The rye B chromosome is a supernumerary chromosome that increases in number in its host by directed postmeiotic drive. Two types of rye B chromosomes that had been introduced into common wheat were dissected into separate segments by the gametocidal system to produce a number of rearranged B chromosomes, such as telosomes, terminal deletions and translocations with wheat chromosomes. A total of 13 dissected B chromosomes were isolated in common wheat, and were investigated for their nondisjunction properties. Rearranged B chromosomes, separated from their B-specific repetitive sequences on the distal part of the long arm, did not undergo nondisjunction, and neither did a translocated wheat chromosome carrying a long-arm distal segment containing the B-specific repetitive sequences. However, such rearranged B chromosomes, missing their B-specific sequences could undergo nondisjunction when they coexisted with the standard B chromosome or a wheat chromosome carrying the B-specific sequences. Deficiencies of the short arm did not completely abolish the nondisjunction properties of the B chromosome, but did reduce the frequency of nondisjunction. These results confirmed previous suggestions that the directed nondisjunction of the rye B chromosome is controlled by two elements, pericentromeric sticking sites and a trans-acting element carried at the distal region of the long arm of the B chromosome. Additionally, it is now shown that the distal region of the long arm of the B chromosome which provides this function is that which carries the B-specific repetitive sequences.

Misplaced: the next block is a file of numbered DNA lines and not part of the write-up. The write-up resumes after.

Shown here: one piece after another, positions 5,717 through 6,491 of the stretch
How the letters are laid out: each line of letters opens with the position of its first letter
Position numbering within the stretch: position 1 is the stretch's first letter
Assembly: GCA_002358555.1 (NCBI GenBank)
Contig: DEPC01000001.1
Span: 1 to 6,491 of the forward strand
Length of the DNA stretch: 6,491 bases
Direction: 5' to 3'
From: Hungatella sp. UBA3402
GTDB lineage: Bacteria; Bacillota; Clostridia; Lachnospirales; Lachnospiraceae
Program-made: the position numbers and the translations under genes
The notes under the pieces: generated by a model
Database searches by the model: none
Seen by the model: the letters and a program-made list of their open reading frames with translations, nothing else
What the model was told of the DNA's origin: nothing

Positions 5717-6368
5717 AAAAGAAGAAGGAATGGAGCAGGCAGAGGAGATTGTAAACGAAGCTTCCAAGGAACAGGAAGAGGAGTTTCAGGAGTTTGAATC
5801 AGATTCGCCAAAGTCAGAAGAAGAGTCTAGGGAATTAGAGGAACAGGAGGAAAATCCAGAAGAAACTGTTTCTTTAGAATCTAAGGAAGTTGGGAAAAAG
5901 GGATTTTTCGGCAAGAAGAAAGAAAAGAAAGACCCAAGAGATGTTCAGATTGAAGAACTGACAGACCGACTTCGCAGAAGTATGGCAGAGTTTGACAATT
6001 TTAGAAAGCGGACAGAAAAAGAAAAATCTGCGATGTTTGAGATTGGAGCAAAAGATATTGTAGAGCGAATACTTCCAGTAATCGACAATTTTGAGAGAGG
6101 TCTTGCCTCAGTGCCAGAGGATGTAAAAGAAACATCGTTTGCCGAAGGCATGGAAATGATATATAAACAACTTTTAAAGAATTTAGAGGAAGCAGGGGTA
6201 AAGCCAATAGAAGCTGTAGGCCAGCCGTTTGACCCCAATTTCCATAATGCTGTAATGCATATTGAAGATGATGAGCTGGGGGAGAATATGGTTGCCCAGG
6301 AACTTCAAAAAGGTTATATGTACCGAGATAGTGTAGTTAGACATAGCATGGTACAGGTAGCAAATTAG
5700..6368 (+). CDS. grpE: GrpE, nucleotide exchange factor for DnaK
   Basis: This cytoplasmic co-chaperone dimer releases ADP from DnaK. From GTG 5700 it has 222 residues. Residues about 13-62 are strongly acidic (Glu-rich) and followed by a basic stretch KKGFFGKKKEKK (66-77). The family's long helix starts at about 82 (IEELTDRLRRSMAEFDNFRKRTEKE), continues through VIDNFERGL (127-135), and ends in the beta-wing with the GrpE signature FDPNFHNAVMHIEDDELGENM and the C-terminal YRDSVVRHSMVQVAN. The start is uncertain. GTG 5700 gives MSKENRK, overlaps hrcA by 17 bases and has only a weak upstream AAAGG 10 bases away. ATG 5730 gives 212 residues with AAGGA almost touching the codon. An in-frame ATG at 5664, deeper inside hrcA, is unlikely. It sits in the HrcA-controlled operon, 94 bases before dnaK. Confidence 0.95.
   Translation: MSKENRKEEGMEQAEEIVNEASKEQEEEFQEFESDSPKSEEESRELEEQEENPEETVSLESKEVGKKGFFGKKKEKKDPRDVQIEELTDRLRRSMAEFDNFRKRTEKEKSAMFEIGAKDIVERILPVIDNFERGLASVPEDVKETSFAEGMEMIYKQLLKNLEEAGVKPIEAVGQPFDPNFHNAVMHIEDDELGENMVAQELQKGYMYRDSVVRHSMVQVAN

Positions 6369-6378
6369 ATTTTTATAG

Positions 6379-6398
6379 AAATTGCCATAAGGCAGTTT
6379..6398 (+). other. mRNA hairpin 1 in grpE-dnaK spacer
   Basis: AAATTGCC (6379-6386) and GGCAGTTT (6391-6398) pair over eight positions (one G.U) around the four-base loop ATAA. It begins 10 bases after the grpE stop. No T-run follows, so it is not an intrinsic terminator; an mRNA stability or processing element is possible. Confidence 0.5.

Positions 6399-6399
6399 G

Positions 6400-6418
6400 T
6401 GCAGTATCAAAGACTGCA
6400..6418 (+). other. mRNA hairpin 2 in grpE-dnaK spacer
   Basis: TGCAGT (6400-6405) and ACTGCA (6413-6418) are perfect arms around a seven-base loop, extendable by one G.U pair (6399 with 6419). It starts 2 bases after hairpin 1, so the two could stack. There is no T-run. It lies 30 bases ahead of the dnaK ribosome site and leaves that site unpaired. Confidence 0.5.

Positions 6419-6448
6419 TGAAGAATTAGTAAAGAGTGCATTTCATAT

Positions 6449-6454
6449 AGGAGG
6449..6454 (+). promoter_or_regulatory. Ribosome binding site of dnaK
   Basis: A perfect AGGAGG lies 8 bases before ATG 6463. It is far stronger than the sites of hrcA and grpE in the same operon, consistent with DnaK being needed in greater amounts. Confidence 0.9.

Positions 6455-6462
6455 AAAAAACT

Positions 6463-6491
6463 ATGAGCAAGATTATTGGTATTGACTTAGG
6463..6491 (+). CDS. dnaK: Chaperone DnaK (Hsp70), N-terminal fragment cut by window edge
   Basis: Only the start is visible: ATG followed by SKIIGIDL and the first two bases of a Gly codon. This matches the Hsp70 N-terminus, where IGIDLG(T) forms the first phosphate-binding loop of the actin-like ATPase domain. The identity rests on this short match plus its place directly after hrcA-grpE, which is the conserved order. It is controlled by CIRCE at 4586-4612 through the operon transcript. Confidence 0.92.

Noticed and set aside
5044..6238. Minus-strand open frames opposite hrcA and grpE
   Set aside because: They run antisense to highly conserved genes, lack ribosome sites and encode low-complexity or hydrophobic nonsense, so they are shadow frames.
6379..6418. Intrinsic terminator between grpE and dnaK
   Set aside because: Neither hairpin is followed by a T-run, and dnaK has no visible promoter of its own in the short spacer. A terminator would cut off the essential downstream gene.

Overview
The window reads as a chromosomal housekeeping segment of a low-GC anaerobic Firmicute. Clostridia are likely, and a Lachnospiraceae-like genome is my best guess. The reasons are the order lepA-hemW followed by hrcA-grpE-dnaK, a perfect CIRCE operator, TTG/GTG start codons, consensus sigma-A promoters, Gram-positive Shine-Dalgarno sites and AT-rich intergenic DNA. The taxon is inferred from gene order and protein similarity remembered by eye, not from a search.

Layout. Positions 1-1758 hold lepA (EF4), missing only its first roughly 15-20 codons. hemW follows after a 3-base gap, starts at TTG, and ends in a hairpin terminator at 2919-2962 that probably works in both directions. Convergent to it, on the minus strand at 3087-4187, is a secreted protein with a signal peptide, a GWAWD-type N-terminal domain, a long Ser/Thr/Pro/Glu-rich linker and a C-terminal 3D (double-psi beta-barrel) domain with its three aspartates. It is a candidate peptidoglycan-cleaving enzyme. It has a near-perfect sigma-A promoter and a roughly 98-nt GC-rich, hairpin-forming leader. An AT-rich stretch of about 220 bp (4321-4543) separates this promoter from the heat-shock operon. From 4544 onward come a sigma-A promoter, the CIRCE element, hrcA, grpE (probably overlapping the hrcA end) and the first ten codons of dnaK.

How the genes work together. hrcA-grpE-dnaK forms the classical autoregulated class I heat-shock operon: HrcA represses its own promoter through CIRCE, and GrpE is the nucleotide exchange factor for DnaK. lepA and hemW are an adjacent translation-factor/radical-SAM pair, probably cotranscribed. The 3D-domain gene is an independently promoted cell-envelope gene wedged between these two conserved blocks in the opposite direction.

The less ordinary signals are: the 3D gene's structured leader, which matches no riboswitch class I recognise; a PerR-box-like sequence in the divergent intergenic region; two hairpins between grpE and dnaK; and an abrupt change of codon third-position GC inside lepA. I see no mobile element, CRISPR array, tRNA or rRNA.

|Number of pages||8|
|Journal||Genes and Genetic Systems|
|Publication status||Published - 25 Mar 2008|
- B chromosome
- gametocidal chromosome